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Synthesis and properties of poly(methyl methacrylate)/carbon nanotube composites covalently integrated through in situ radical polymerization

Authors

  • Liqiang Cui,

    1. Department of Chemical and Biomolecular Engineering and Center for Ultramicrochemical Process System, Korea Advanced Institute of Science and Technology, 373-1 Guseong-Dong, Yuseong-Gu, Daejeon 305-701, Republic of Korea
    2. College of Chemical and Environmental Engineering, Shandong University of Science and Technology, 579 Qianwangang Road Economic and Technical Development Zone, Qingdao Shandong Province, People's Republic of China
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  • Naresh H. Tarte,

    1. Department of Chemical and Biomolecular Engineering and Center for Ultramicrochemical Process System, Korea Advanced Institute of Science and Technology, 373-1 Guseong-Dong, Yuseong-Gu, Daejeon 305-701, Republic of Korea
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  • Seong Ihl Woo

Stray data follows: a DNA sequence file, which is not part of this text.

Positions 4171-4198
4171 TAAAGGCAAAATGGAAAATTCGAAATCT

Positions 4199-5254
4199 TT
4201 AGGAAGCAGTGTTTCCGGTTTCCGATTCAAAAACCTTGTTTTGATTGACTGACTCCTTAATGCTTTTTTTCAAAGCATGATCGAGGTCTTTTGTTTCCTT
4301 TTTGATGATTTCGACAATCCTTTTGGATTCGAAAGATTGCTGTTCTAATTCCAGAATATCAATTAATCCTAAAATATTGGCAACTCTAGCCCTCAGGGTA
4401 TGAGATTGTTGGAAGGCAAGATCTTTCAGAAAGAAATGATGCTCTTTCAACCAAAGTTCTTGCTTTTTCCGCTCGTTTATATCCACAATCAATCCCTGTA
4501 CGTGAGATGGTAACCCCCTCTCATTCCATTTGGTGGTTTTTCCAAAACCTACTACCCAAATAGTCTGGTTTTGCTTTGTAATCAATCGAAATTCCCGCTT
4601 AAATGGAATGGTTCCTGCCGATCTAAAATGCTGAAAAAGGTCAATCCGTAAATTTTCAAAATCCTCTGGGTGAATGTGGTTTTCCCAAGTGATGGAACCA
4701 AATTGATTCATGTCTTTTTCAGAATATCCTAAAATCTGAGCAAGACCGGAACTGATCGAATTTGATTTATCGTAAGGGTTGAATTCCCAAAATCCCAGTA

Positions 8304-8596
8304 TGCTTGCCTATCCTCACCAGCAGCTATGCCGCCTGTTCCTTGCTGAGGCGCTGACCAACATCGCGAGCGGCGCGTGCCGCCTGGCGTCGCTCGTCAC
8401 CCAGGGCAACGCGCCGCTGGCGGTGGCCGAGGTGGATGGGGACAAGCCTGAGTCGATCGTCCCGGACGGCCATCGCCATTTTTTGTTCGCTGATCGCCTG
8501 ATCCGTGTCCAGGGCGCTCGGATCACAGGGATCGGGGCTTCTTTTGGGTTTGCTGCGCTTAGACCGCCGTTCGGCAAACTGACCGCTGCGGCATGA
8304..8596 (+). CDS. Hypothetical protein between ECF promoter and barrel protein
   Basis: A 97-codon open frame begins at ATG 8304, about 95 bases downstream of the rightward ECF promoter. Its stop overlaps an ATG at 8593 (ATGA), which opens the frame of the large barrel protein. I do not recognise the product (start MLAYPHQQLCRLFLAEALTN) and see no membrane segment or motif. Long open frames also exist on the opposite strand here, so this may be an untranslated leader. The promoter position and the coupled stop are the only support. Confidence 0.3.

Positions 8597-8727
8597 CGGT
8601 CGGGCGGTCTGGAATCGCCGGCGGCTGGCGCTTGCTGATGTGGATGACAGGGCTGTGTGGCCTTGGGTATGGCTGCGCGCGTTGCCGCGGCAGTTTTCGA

Corresponding author
    1. Department of Chemical and Biomolecular Engineering and Center for Ultramicrochemical Process System, Korea Advanced Institute of Science and Technology, 373-1 Guseong-Dong, Yuseong-Gu, Daejeon 305-701, Republic of Korea
    • Department of Chemical and Biomolecular Engineering and Center for Ultramicrochemical Process System, Korea Advanced Institute of Science and Technology, 373-1 Guseong-Dong, Yuseong-Gu, Daejeon 305-701, Republic of Korea
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Abstract

Poly(methyl methacrylate) (PMMA)/single-walled carbon nanotube (SWNT) composites were synthesized by the grafting of PMMA onto the sidewalls of SWNTs via in situ radical polymerization. The free-radical initiators were covalently attached to the SWNTs by a well-known esterification method and confirmed by means of thermogravimetric analysis and Fourier transform infrared spectroscopy. Scanning electron microscopy and transmission electron microscopy were used to image the PMMA–SWNT composites; these images showed the presence of polymer layers on the surfaces of debundled, individual nanotubes. The PMMA–SWNT composites exhibited better solubility in chloroform than the solution-blended composite materials. On the other hand, compared to the neat PMMA, the PMMA–SWNT nanocomposites displayed a glass-transition temperature up to 6.0°C higher and a maximum thermal decomposition temperature up to 56.6°C higher. The unique properties of the nanocomposites resulted from the strong interactions between the SWNTs and the PMMA chains. © 2010 Wiley Periodicals, Inc. J Appl Polym Sci, 2011

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